Is one shot enough? A new study adds to evidence that one dose of the HPV vaccine might be enough to provide protection against cervical cancer.
HPV—human papillomavirus—is the most common sexually transmitted virus. It has been estimated that 80% or more of sexually active Americans will get HPV sometime in their lives. This means that anyone who has ever been sexually active has a high chance of being exposed to this virus. But only a small number of women, and even fewer men, infected with HPV will ever have any symptoms of disease. In almost all cases, the immune system will keep the virus under control or get rid of it completely.
There are different types of HPV. Some types can cause genital warts, which can appear as fleshy, typically painless, cauliflower-shaped skin growths. Warts are often small and hard to see, though, and can have different appearances: they might be smooth or rough, or large or small. There might be just one wart, or several. The HPV types that cause warts are known as “low risk” because they are almost never found with genital or anal cancers.
Other types of HPV, called “high-risk” types, can cause small cell changes of the penis and anus that the naked eye can’t see. These changes aren’t found very often, though, and penile and anal cancers are very rare.
Can HPV infections be treated?
There is currently no treatment available for the virus itself. However, good treatments do exist for the diseases HPV can cause, such as cell changes or genital warts. Your health care provider will discuss these treatment options with you, if you need them.
Can HPV infections be prevented?
Since HPV is so common, even those who have only had one partner can still get the virus. Using condoms correctly each time you have sex reduces the risk of getting sexually transmitted infections, and might offer some protection against HPV. Keep in mind that skin in the anal/genital area not covered by a condom can still be affected.
The best prevention is HPV vaccination. It can prevent both high-risk and low-risk HPV and is recommended for boys and young men (along with girls and young women).
How are men tested for HPV?
Men are typically screened clinically with a visual inspection to check for lesions (such as warts) – there is no specific way to test directly for HPV in men that is approved for clinical use. Researchers are looking at ways to better screen men, but the current lack of testing options for males can be very frustrating.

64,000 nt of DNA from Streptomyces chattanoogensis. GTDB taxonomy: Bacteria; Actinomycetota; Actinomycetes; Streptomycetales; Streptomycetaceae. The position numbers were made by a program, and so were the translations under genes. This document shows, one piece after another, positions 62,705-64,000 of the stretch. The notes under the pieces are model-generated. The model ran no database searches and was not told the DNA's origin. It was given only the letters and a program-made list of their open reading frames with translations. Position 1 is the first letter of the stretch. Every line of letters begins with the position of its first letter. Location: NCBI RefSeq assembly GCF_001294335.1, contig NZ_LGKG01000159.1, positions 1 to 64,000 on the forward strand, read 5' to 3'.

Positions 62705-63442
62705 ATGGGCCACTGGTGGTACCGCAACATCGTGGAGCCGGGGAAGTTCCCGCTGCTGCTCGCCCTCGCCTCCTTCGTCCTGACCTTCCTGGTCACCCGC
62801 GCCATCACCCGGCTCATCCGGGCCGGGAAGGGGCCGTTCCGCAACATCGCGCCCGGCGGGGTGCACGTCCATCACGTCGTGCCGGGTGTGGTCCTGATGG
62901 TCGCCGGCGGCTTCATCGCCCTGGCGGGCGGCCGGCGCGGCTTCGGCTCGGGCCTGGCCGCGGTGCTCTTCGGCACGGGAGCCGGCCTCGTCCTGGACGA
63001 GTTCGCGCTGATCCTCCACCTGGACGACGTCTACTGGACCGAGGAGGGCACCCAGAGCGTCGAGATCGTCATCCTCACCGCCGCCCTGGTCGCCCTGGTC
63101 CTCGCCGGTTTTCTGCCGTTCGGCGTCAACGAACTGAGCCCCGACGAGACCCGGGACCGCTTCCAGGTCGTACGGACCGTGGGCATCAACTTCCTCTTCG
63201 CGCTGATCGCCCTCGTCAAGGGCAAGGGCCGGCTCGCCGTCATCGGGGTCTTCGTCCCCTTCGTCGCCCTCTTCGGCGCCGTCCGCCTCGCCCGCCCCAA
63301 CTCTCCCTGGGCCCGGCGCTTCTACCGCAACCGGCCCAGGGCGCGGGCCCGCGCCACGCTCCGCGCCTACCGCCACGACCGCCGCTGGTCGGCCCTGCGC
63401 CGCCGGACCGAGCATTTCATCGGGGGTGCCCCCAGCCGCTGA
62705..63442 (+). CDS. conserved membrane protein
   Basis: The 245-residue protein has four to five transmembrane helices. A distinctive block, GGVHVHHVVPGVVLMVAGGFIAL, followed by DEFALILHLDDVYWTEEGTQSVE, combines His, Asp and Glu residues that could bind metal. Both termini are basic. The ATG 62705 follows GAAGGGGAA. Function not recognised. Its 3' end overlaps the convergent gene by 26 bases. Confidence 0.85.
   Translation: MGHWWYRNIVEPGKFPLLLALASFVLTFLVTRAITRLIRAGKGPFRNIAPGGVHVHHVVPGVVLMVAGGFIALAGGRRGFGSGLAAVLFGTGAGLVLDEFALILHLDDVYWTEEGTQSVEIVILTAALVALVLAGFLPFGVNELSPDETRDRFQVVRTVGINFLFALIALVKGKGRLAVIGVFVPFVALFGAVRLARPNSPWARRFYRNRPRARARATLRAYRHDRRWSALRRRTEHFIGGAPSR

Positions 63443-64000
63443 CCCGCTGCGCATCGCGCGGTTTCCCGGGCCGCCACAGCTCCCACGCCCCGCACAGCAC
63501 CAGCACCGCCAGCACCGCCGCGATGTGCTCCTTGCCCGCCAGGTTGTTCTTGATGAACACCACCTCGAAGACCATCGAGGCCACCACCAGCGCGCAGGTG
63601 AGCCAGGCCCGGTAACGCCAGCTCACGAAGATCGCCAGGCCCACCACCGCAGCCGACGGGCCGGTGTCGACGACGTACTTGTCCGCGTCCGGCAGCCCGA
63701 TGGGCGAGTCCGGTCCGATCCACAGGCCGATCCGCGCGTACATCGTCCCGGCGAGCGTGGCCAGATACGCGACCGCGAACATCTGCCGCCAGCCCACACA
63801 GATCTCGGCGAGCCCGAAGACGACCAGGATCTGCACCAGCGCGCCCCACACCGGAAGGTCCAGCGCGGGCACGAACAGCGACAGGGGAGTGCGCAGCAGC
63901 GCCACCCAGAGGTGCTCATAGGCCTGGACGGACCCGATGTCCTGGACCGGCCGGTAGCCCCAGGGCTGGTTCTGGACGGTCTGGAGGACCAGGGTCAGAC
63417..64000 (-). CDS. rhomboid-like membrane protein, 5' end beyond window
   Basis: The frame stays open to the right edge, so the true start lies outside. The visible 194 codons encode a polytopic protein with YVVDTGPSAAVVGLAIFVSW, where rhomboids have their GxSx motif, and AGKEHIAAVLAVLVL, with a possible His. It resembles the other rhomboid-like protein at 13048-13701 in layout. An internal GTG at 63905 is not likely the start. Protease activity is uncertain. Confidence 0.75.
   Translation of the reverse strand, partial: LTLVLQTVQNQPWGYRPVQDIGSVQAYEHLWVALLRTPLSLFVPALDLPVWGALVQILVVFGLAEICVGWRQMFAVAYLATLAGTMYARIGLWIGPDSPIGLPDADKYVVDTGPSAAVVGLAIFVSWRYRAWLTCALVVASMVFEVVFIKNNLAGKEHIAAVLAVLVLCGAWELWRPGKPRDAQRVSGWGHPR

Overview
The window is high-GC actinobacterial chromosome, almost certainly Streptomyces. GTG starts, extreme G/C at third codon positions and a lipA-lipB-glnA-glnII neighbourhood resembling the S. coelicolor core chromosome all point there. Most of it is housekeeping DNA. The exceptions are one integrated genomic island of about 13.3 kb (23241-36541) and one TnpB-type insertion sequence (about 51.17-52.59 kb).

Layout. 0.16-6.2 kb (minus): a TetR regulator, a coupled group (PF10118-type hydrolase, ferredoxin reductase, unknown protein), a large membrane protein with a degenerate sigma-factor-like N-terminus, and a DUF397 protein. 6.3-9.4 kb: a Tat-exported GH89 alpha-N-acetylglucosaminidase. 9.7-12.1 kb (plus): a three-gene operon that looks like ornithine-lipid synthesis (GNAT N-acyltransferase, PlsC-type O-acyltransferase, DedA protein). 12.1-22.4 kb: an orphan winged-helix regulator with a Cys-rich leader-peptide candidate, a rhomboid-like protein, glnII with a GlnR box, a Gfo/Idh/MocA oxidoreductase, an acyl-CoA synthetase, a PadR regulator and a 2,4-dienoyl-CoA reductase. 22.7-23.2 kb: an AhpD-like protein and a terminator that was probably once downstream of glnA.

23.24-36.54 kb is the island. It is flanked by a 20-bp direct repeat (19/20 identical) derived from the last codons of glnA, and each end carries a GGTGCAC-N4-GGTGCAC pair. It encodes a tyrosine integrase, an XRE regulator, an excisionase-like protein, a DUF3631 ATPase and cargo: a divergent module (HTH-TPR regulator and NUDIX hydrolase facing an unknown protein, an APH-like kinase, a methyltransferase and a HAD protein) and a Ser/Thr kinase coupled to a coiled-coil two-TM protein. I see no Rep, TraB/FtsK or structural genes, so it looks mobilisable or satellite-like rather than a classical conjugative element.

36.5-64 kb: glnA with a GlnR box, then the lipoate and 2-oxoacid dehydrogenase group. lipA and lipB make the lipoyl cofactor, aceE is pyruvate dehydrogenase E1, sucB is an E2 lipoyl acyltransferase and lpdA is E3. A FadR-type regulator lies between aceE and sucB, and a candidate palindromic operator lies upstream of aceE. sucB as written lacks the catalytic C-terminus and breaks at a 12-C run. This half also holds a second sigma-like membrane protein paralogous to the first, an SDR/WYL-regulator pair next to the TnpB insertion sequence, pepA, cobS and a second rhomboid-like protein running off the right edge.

While still not routinely done, anyone with a history of receptive anal sex may want to speak with his or her healthcare provider about having an anal Pap test. Anal cancer is uncommon, but screening can still be an important precaution – talk to your provider if you have questions.
What about partners?
Most sexually active couples share HPV until the immune response suppresses the infection. Partners who are sexually intimate only with each other are not likely to pass the same virus back and forth. When HPV infection goes away the immune system will remember that HPV type and keep a new infection of the same HPV type from occurring again. However, because there are many different types of HPV, becoming immune to one HPV type may not protect you from getting HPV again if exposed to another HPV type.
Can a man be tested?
Research has shown that the HPV test may lead to inconsistent results with men. This is because it is difficult to get a good cell sample to test from the thick skin on the penis. Most people will not have visible symptoms if they are exposed to HPV. Therefore, for most, the virus is subclinical (invisible). This is especially true for males.
If a male is exposed to the cell-changing types of HPV, he would be unlikely to have symptoms. If there are no symptoms for males, it is hard to test for it. Most of the time, men will not have any health risks such as cancer with the “high-risk” types of HPV. It is the female’s cervix that needs to be monitored.
HPV and Men Fact Sheet
As a man, what do you need to know about HPV, human papilllomavirus? This one-page fact sheet covers the basics, including how you can get it, what it can cause, and how you can reduce your risk.
If you are a healthcare provider, check out ASHA’s patient brochure, HPV: A Guide for Men.
A new study revealed a disturbing trend in health knowledge; fewer people seem to understand the connection between HPV and certain types of cancer including cervical, oral, anal, and penile cancers.
HPV (a.k.a. human papillomavirus) is the name of a group of viruses that infect the skin. In women, HPV can lead to cervical cancer (and other types of cancer as well), but what about in men? Think you know about HPV and men? Take the quiz and find out.
If you’re passionate about cervical health awareness, the resources here are for you. Advocacy around cervical health is especially relevant during national observances, including Cervical Health Awareness Month in January.
ASHA is thrilled to partner with Elevate Theatre Company on this online theater event, Runneth Over. Runneth Over by Sabrina Jacob Washburn. explores themes of women’s sexual health, cervical cancer prevention, HPV and HPV vaccinations.
According to the Centers for Disease Control and Prevention (CDC), about 36,500 HPV-associated cancers occur in the U.S each year.